U.K. investment company Foresight Solar Fund has expanded its PV portfolio this week following the acquisition of 34 MW of solar assets.
Foresight has snapped up a majority share in three solar farms located in England via a joint venture (JV) with Belectric-backed Big60Million Limited a community solar benefit group that recently launched a £20.4 million ($30.3 million) solar bond portfolio designed to enable more people to invest in solar in the U.K.
The JV has acquired a 15 MW solar farm in Atherstone and a 10 MW solar farm in Southam both located in the English Midlands county of Warwickshire. An additional solar farm the 9 MW Paddock Wood array is located in Kent, near London.
Each of these large-scale solar farms were connected to the grid in March this year, and are thus eligible for the renewable obligation (RO) accreditation scheme at a rate of 1.4 ROCs/MWh.
Foresight Solar Fund confirmed that it had raised equity from the Companys June 2015 placing in order to acquire the solar assets, and revealed that it has extended its solar fund to £150 million ($232 million) with the aim of purchasing up to 51 MW of British solar assets under the 1.4 ROC.
Recent changes in the U.K.s solar support scheme announced this week make the ROC at 1.4/MWh even more attractive than ever, with the scheme to be phased out completely even for solar farms smaller than 5 MW by April 1, 2016.
In attempting to defend these subsidy cuts, Energy Minister Amber Rudd has come under fire and been accused of "grotesque hypocrisy" following her speech today about the Conservatives plans to tackle climate change.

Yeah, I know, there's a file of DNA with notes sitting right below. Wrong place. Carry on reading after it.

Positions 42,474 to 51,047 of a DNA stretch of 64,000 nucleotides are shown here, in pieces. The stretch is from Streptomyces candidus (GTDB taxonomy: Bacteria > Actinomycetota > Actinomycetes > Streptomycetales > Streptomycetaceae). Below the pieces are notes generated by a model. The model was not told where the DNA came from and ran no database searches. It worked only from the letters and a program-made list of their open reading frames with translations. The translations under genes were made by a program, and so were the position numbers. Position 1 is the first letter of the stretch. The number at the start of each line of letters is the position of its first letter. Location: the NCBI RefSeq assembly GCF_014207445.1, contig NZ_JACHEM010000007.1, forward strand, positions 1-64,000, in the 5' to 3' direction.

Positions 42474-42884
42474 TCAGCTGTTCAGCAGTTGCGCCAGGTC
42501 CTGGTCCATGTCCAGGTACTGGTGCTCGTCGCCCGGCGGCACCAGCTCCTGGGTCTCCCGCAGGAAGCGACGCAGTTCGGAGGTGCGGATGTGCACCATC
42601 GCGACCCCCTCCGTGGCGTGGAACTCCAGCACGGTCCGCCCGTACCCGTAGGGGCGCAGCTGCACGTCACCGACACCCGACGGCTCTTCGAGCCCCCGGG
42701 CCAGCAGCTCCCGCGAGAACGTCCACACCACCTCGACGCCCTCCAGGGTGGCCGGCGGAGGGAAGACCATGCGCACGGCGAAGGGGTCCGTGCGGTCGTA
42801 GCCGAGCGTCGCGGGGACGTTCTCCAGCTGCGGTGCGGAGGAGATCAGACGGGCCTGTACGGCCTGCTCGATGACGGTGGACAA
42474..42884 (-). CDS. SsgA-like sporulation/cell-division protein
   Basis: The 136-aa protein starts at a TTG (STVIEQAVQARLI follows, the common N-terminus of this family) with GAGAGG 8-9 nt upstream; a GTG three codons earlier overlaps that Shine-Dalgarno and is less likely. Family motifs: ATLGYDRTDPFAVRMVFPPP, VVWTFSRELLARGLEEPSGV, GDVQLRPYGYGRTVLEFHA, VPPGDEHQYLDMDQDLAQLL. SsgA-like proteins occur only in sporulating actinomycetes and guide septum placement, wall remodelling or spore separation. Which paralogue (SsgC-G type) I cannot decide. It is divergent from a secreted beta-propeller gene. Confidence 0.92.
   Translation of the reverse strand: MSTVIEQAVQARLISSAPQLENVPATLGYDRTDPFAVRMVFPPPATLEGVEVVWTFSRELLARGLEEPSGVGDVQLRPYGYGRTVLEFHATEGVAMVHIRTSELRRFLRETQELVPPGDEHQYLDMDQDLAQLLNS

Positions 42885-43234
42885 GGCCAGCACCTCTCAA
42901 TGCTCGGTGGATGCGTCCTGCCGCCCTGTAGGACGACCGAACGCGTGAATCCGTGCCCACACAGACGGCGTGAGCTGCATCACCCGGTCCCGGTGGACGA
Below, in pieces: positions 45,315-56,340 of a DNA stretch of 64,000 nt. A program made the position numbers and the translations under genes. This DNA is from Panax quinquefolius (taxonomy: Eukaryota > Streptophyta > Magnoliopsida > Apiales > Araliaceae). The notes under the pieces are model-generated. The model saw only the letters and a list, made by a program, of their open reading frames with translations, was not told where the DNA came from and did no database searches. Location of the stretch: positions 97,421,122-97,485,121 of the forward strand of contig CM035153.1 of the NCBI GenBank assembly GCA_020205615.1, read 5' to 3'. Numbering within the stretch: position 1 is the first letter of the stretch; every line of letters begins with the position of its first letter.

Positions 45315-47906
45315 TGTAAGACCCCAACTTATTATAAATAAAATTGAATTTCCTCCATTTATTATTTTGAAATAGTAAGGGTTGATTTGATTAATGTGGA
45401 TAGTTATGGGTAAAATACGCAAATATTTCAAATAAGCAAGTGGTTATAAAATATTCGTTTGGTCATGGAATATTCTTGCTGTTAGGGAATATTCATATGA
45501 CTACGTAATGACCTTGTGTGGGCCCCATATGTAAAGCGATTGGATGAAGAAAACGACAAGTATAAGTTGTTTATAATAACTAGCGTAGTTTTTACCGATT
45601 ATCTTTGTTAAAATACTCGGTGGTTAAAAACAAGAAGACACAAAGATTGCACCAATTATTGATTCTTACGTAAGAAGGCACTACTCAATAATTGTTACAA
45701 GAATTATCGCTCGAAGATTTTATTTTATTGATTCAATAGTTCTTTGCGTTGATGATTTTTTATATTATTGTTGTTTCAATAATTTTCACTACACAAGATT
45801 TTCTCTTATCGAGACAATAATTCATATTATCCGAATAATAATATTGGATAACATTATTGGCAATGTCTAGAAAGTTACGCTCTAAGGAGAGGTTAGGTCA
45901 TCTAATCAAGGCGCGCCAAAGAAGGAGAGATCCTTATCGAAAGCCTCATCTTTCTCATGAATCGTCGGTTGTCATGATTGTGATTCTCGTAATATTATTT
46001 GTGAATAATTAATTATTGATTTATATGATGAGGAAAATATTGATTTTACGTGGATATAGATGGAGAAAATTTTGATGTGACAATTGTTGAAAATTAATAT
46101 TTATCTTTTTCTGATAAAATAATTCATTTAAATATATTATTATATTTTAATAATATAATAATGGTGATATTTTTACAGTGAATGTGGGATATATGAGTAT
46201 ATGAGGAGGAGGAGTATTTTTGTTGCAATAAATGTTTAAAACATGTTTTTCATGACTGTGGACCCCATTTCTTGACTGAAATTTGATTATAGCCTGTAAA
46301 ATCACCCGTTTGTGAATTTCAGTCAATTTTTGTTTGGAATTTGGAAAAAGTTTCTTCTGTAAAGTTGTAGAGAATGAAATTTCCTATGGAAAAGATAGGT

Having slashed subsidy support for solar and wind power, the government has also scrapped the Green Deal, which was introduced to make it more attractive for British homeowners to invest in energy efficiency measures in the home.
Effectively, since the budget a few weeks ago, the Conservatives have introduced a slew of measures that are likely to increase the U.K.s carbon emissions in the longer term.
"The Conservatives are committed to action on climate change and we are clear that our long-term economic plan goes hand-in-hand with a long-term plan for climate action," Rudd outlined in her speech. "Climate action is about security, plain and simple economic security. The economic impact of unchecked climate change would be profound. Lower growth, higher prices, a lower quality of life. It is the ultimate insurance policy."
The head of Greenpeace U.K., John Sauven, scoffed at this notion when interviewed by BBC News. "We are deeply shocked by the vandalism of the government, which appears to be driven totally by idealogy. Their policies will not lead to the low-carbon society they claim they want they are destroying the U.K. renewables industry just at the point where its almost competitive its madness."